- is not excluded from the operation of section 6-5 of the ITAA 97.
The Ruling is to take effect for years of income commencing both before and after its date of issue.
CGT consequences of granting certain rights to assets
On 31 October 2018, the ATO issued Taxation Determination TD 2018/15 (Determination) on the CGT consequences of granting an easement, profit a prendre or a licence over an asset. In the Commissioner’s view, CGT event D1 (creating contractual or other rights) rather than CGT event A1 (disposing of an asset) occurs if such a right is granted over an asset. The consequences of CGT event D1 being the relevant CGT event are that:
- in determining the capital gain or loss that arises from the grant over the asset, no part of the asset’s cost base is taken into consideration;
- any capital gain from the grant cannot be disregarded because the asset was acquired prior to 20 September 1985;
- any capital gain from the grant is not a discount capital gain; and
- no exemption is available under Division 118 if the grant relates to a main residence because CGT event D1 is not one of the events listed under subsection 118-110(2)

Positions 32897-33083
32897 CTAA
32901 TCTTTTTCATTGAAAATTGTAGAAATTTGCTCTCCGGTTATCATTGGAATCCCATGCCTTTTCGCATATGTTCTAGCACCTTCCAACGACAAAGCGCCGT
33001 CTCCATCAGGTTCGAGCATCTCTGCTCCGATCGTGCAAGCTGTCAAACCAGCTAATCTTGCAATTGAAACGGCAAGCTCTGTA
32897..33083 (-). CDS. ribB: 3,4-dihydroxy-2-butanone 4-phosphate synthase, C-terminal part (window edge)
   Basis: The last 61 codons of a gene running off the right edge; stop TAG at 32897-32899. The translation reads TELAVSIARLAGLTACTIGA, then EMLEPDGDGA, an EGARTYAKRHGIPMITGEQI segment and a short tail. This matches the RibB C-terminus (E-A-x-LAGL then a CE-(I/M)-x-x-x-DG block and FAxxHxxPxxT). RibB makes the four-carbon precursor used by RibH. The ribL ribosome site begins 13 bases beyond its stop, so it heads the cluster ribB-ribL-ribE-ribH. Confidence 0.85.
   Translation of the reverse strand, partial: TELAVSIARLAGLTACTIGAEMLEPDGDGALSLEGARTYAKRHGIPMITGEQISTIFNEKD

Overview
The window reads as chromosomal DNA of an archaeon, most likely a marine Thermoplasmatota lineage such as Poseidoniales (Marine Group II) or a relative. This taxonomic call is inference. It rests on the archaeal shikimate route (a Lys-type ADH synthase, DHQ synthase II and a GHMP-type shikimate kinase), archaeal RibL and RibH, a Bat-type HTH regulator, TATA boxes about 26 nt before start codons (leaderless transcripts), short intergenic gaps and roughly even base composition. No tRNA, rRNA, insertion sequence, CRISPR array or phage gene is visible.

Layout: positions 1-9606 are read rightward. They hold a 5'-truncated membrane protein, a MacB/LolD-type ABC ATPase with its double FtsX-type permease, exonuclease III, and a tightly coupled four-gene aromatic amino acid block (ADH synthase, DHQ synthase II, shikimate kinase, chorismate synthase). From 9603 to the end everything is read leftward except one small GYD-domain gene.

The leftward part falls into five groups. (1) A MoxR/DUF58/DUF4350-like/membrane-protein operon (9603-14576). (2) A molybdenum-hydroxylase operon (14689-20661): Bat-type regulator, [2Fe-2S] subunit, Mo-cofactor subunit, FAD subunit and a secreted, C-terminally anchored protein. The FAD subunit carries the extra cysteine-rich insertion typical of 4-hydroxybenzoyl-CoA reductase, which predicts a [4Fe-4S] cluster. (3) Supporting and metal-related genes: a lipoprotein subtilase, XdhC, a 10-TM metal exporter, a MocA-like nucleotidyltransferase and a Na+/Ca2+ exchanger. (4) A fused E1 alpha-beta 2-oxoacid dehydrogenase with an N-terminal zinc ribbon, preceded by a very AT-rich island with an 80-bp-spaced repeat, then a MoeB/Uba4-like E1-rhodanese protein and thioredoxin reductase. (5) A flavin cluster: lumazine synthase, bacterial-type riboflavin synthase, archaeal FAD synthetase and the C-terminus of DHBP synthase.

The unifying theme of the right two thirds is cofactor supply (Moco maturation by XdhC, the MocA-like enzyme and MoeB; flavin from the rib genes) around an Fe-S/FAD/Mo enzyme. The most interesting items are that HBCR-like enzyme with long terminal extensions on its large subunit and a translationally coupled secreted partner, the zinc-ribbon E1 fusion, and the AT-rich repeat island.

The category for the particular arrangement will depend on the intentions of the parties as determined from the particular terms of the arrangement and other relevant circumstances.
The Determination will apply to years of income commencing both before and after its date of issue.
Reporting on the provision of courier or cleaning services
This is an important update if you or your clients run a business providing courier or cleaning services.
On 31 October 2018, the ATO released Law Companion Ruling LCR 2018/8 (Ruling) setting out the ATO’s view of the expansion of the taxable payments reporting system in relation to recent legislative amendments requiring entities that provide courier or cleaning services to report details of transactions where they pay contractors to provide courier or cleaning services (Relevant Services) for them.
Suppliers of Relevant Services must report any payments made to contractors if:
- the supplier has an ABN;
- the payment is wholly or partly for providing that service on their behalf; and
- a reporting exemption does not apply to them.
Payments that do not require reporting
The following payments do not need to be reported when lodging a taxable payments annual report:
- payments for materials only;
- invoices unpaid at the end of the income year;
- PAYG withholding payments, such as those made to employees or under a voluntary agreement to withhold;
- payments within consolidated groups; and
- payments made by individuals for private or domestic reasons.
The Ruling is to take effect from 1 July 2018.
This article was written with the assistance of David Peng, Law Graduate.